EXAMPLE 1

A continuous solution polymerization process is conducted utilizing three well stirred reactors of 25 L volume connected in series. Separate feed streams for monomer addition are provided for the first and second reactors. The feed to the initial reactor is prepared by dissolving a polybutadiene rubber (H640A, available from Firestone Tire and Rubber Co.) in styrene (ST) and ethylbenzene. The appropriate amount of acrylonitrile monomer (AN) containing dissolved therein N-phenyl maleimide is added along with an antioxidant (Irganox 1076 available from Ceiba-Geigy Corp.) and peroxide initiator. The reaction mixture is charged at a rate of 8.7 kg/hr. to the first reactor which is maintained at an average reaction temperature of 100 C. Phase inversion occurs within the first reactor and the effluent is charged to the second reactor in the series. A molecular weight control agent (n-dodecyl mercaptan) and additional ethylbenzene solvent are also added. The temperature in the second reactor is maintained at about 115 C. The product from the second reactor is further charged to the third reactor maintained at a temperature of about 140 C. The final product was devolatilized to remove monomers and solvent and was pelletized. A polymer analysis is disclosed in Table I. The rubber volume average particle size was 5.0μ.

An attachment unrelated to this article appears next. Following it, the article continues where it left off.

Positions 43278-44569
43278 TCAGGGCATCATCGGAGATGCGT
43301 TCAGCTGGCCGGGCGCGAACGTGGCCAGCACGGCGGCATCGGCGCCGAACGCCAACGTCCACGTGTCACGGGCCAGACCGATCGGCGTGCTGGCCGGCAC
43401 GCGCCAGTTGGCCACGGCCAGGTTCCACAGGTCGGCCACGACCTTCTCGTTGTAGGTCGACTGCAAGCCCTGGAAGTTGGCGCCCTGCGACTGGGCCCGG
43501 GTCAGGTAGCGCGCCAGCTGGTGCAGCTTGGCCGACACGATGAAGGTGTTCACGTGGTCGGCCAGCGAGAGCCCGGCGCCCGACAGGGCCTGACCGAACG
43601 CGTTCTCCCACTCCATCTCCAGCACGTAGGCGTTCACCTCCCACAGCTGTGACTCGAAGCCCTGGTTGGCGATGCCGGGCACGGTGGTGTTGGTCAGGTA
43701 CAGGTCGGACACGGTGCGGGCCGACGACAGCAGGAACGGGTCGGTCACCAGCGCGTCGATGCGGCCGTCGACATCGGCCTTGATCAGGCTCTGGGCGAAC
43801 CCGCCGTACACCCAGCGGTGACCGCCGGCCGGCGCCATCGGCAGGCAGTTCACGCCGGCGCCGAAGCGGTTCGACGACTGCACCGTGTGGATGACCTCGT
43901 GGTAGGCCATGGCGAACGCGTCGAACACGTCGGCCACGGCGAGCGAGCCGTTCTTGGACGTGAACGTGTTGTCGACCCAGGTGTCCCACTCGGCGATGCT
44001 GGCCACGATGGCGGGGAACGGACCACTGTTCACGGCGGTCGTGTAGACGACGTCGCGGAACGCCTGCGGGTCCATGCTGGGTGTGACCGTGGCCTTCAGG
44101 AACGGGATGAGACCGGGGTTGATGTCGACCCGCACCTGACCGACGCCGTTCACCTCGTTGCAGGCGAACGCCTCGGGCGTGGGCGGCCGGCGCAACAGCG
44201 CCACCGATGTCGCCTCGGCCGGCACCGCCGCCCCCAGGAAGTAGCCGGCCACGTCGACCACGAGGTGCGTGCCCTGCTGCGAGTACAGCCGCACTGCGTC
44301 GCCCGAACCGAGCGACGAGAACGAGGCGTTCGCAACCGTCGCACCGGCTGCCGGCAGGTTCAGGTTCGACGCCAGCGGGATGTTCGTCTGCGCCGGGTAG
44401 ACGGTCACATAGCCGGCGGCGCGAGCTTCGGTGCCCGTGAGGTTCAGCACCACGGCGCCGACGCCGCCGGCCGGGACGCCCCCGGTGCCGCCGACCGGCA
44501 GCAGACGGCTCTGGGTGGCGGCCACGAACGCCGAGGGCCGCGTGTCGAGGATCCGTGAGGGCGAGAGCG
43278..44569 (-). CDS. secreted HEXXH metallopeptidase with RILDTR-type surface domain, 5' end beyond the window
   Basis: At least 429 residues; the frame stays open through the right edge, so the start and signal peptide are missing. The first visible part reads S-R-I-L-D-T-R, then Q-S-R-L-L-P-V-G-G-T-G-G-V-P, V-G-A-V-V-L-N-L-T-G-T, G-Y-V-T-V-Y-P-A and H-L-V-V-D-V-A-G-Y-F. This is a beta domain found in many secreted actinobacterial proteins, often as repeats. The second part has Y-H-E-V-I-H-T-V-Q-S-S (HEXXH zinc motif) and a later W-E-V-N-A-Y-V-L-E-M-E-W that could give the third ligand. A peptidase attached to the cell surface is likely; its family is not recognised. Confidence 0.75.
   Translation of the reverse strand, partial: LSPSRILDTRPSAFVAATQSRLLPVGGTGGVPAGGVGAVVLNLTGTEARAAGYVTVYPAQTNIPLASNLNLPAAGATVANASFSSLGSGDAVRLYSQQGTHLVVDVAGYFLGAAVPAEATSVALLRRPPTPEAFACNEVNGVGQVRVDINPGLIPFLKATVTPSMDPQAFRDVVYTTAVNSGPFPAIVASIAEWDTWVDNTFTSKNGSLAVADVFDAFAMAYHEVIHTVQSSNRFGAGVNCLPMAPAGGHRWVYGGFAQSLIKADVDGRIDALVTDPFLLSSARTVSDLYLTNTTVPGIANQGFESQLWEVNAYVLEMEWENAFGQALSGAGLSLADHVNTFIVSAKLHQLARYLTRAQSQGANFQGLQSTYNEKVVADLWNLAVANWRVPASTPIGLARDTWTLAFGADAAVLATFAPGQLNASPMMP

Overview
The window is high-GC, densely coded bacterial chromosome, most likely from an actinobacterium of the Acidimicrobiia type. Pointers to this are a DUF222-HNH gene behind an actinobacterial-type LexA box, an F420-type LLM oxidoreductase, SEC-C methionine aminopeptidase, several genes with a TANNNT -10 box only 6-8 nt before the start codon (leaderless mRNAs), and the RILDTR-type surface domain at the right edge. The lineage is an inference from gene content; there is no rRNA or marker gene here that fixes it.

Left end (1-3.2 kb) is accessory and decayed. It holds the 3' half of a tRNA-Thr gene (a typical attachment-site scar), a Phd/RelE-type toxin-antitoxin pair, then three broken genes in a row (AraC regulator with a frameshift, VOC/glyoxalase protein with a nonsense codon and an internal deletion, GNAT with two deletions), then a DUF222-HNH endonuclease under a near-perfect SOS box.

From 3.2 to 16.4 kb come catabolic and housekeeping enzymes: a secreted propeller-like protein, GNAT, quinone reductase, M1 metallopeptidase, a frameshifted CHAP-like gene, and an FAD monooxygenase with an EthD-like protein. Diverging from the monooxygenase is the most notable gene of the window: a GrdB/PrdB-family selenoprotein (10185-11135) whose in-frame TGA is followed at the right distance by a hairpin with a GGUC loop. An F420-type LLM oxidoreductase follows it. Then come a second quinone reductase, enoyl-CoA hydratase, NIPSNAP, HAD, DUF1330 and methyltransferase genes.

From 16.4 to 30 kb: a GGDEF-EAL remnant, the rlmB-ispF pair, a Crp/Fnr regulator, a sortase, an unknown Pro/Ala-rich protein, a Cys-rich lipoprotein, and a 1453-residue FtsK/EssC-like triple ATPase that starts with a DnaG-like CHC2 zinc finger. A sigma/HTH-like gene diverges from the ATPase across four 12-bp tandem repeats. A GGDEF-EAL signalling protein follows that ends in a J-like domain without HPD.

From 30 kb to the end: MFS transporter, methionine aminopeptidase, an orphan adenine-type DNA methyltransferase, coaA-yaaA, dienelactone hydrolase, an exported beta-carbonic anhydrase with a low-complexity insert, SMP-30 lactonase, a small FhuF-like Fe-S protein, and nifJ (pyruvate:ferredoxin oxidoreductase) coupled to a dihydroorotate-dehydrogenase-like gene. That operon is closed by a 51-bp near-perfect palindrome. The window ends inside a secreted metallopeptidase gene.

TABLE I______________________________________(polymer analysis % by weight)Styrene  Acrylonitrile n-phenyl maleimide                              Rubber______________________________________60.9   18.5          11.3          9.3______________________________________

The rubber containing polymer product was combined with 20% by weight of a dry rubber crumb. The rubber crumb was prepared by the emulsion polymerization of styrene and acrylonitrile (styrene/acrylonitrile 73/37 by weight) in the presence of a preformed butadiene latex (a 1,000 Angstrom number average particle size) to give 1500 Angstrom number average particles. The latex was coagulated, recovered, dried and extruded to give the resulting dry rubber crumb. The resulting mixture was melt blended by passing through an extruder and pelletized.